Though stepping out of the limelight, Baas continues to exhibit at the Salone, among others, and this year showcased the LEDS Clay collection (a collaboration between Baas and Bertjan Pot). But he says 'success' brings with it a new meaning. 'I don't have ambitions like building the biggest building or wanting to be a designer with my own brand. My ambition is more on a personal level, which it to remain where I am now (with nice projects).'

 

Joined up thinking

FX

Words by Veronica Simpson

Photography by Gareth Gardner

Those taking part were

Nicola Osborn, Director Morey Smith; Martin Cook, Director BDP; Colin Allen, MD (Southern), Morgan Lovell; Matthew Kobylar, Director, Arney Fender Ktasalidis; Pernille Stafford, Director, Resonate Interiors; Stuart Dommett, EMEA Marketing, Intel; Daphne McMahon, Designer, Morgan; Natasha Bonugli, Director, BDG; Cherill Sheer, Director, CSA; Theresa Dowling, Chair and FX Editor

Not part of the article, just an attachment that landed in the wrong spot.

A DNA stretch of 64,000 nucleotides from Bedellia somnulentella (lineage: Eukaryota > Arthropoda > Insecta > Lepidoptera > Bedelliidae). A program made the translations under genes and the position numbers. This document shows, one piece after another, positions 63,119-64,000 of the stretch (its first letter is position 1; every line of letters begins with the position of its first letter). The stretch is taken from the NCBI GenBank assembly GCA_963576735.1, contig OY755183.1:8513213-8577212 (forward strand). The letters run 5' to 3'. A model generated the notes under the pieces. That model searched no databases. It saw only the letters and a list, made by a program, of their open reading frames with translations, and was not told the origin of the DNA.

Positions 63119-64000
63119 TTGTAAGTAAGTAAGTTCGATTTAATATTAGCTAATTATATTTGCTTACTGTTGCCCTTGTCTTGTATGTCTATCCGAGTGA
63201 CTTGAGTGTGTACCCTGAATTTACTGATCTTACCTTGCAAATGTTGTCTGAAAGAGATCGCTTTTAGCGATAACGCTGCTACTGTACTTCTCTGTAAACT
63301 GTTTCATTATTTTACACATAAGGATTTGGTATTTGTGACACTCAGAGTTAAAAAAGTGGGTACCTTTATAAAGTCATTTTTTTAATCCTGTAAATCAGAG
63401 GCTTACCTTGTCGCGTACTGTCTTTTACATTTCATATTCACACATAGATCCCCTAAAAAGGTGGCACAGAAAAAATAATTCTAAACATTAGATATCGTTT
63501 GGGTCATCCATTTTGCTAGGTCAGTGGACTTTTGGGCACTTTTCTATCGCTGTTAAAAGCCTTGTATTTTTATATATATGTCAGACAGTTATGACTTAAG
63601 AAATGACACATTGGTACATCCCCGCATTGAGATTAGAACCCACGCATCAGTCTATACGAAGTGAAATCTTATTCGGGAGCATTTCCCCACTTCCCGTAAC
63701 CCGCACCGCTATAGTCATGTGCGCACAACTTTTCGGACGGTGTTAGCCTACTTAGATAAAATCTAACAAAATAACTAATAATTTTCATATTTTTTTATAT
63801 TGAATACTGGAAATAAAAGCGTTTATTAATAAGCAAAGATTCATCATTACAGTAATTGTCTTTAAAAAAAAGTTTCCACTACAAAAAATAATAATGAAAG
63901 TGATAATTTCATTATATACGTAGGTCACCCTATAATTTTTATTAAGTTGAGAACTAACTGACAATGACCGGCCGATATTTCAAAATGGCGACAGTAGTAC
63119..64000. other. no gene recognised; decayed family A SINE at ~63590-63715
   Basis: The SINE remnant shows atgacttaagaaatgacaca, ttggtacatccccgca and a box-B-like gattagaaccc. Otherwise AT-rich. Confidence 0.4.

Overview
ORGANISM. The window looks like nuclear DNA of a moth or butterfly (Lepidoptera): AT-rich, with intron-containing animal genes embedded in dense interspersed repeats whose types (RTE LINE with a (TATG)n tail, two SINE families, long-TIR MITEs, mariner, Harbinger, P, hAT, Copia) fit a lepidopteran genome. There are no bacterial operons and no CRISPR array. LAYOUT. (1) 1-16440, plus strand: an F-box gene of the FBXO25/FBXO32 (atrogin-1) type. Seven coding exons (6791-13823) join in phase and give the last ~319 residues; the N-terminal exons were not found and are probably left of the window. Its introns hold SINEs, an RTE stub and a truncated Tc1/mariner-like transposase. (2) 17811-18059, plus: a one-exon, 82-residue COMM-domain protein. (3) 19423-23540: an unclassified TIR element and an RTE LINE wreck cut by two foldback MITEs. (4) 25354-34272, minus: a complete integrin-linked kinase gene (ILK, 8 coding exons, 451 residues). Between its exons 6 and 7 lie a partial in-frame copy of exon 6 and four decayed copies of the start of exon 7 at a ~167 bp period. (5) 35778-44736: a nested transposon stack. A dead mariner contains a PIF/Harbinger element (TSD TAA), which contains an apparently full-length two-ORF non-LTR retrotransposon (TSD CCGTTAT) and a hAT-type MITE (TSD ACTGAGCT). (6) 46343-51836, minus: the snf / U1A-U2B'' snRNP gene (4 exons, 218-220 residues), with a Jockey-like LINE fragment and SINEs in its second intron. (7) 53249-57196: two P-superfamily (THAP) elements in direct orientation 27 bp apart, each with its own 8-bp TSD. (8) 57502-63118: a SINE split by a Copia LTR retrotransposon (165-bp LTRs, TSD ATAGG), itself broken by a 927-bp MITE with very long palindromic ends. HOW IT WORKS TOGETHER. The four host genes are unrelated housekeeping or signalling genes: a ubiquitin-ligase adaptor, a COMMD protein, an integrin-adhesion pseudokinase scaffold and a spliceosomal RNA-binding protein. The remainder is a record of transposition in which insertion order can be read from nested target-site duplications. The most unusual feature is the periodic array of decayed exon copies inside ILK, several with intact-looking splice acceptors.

Stuart Dommett is an IT man turned marketeer (EMEA Marketing, Intel) with a mission to transform our workplaces into technologically enabled hubs. On his business card he describes himself as an 'IT evangelist'.

So his ulterior motive was fairly clear in suggesting FX hosts a gathering of design professionals whose main expertise is office architecture and interiors: a desire to recruit designers to his mission for total 'workplace transformation'. But he discovered that designers are far from tech-phobic. It's often the complex relationships between - and very different IT requirements of - different departments that gets in the way, not to forget the phenomenal cost of workplace overhauls for businesses of a certain size. So what can - or should - designers do to transform the often clunky, IT disabled, workplaces of today into the connective workspaces of tomorrow?

Martin Cook, Director BDP
Martin Cook, Director BDP